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Showing posts from July, 2016

Know When to Hold 'em and When to Fold 'em

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"You've got to know when to hold 'em, know when to fold 'em, know when to walk away, know when to run." This iconic hook from the song "The Gambler" is about more than just playing cards. It's also a metaphor for many circumstances that we encounter in life and business. Knowing when to end a dead-end job or a toxic relationship is critical to maintaining a happy life.

Likewise, understanding when it's time to quit a product you love, but that is not providing you with the gains you want, can mean the difference between success and failure, or even fulfillment and frustration.

In 1976, 23-year-old Don Schlitz wrote "The Gambler." After pushing it around for a few years, eventually, it was picked up by Bobby Bare and later, Johnny Cash. Despite the talent behind the lyrics and performers, the song never really took off. That is until Kenny Rogers picked it up and launched it to the top of the charts. Schlitz knew he had a song worth…

Fight Prepress Foes with these Self Defense Techniques

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As a skilled graphic designer, you are truly a superhero with special powers. But no matter how formidable you are, one of the following prepress foes will challenge you. We can help. We have fought and overcome every one of these tricky opponents many times. Here is our list of the evil prepress horde and the techniques we use to fight them.

Low Resolution Man
This strength-sapping fighter sucks the resolution out of your images, often leaving puny 72-DPI husks in their place. This evildoer can be hard to find. Enfocus's PitStop Pro is a sure-fire weapon against him. It can warn you of every image below a threshold you set and will even compute the actual DPI of a scaled image. If you don’t own a PreFlight program, you can still find Low Resolution Man by printing your job on the highest resolution printer you have and checking for jagged images.

Ms. Extra Plate
This fiendish foe adds extra printing plates that you don’t want in a host of ways. She can hide one in a slightly diffe…

Inspiring Company Cultures: A Great Place to Work

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How often do you dread coming to work in the morning? Even for business owners who love what they do, sometimes getting out of bed and coming to work can be a chore. Putting a priority on developing a company culture that inspires your employees to have fun at work can help take the dreariness out of the everyday mundane. While not all businesses have a budget to implement all of these ideas, you can find some creative juice from what these companies have put in place to make their workers enjoy the workplace.

What Makes a Great Place to Work?

Sparks, a marketing company, creates activities that make work fun for their employees. Some of the activities they have implemented include:

*Mix & Mingle - A program that coordinates employees from different departments having lunch together.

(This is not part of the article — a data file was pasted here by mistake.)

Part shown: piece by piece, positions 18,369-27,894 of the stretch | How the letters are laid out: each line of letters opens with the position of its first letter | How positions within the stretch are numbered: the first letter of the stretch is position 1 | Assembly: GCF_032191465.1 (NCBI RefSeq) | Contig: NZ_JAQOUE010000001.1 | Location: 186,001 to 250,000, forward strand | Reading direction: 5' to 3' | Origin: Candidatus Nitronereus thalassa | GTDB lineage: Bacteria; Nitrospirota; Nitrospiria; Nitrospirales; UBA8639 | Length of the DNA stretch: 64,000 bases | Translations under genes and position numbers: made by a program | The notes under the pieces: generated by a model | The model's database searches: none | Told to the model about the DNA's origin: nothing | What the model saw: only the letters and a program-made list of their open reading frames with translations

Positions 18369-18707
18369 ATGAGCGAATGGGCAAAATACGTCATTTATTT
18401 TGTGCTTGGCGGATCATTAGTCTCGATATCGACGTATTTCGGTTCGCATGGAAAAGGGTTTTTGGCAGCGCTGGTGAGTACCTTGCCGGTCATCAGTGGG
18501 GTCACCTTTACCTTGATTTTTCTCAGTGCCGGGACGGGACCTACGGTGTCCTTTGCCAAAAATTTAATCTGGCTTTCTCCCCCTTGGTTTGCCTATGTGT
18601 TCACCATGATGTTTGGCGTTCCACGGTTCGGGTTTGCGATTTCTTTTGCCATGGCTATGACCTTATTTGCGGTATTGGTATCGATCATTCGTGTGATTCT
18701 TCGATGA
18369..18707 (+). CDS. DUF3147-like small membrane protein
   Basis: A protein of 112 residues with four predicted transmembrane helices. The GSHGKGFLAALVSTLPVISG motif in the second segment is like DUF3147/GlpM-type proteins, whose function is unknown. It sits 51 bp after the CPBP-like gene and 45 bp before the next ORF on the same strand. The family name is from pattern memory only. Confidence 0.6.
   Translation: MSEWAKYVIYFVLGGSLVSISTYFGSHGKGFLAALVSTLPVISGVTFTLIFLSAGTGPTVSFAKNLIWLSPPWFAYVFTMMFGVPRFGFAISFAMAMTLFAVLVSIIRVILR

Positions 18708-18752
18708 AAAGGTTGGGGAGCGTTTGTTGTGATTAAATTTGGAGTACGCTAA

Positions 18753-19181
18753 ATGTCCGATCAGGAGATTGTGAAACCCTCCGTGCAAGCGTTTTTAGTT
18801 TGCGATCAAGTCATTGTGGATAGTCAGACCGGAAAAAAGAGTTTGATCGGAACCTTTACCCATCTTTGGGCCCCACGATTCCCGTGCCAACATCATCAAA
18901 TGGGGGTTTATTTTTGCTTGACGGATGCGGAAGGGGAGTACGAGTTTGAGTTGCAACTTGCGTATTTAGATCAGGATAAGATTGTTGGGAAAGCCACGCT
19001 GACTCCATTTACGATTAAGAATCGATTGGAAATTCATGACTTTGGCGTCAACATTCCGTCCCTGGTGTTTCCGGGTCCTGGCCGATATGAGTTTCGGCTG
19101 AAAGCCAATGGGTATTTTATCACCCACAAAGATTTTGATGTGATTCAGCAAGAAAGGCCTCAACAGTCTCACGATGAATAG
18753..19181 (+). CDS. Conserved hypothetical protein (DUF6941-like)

*Food4Thought - Focuses on lunchtime presentations from various departments and what they are doing.
*Events - Creating parties for holidays and other occasions.

Encourage Staff to Get Up Out of…

Ways to Recharge for Successful Entrepreneurs

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Entrepreneurs are a different lot. It takes a certain type of person to hang out there on the edge and take calculated (and sometimes not so calculated) risks. The rush of adrenaline that keeps tycoons in the sweet spot of success can wear a person out, though. The hard-charging, always-ready attitude is a unique quality that has its own set of rules when it comes to taking a little downtime without losing precious time and opportunities. The following are excellent strategies for how to recharge for moguls of business.

Contemplation
There is no "right" or "wrong" way to sit quietly for a few minutes a day. Taking the time to think and contemplate things is a real game changer. It teaches you to quiet your mind and gives that big brain of yours time to rest. That's all it is. Give it a try. Take 20 minutes and sit quietly. Let your thoughts come in and gently focus on them one at a time, allowing yourself to sit in silence. Over time, the effects buil…

There Are No Pointless Meetings, Only Wasted Opportunities

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If you ask any business professional what they dread on their calendar the most, many of them would tell you the same thing: all of those pointless meetings. You'd be hard pressed to find someone who hasn't been pulled away from their desk at the most inopportune time, only to sit in a room and hear people convey information that they either already knew or that they didn't need to know in the first place.

The dirty little secret here is that there are NO pointless meetings in the world of business - only wasted opportunities to get things done. If you want to make sure your meetings are justifying their existence, you'll want to keep a few key things in mind.

Know When to Schedule a Meeting and When Not To

The first step on your road to a more productive meeting schedule involves coming to an understanding of what type of information should be conveyed in a meeting and what would be better left for some other delivery mechanism. One of the reasons why meetings tend…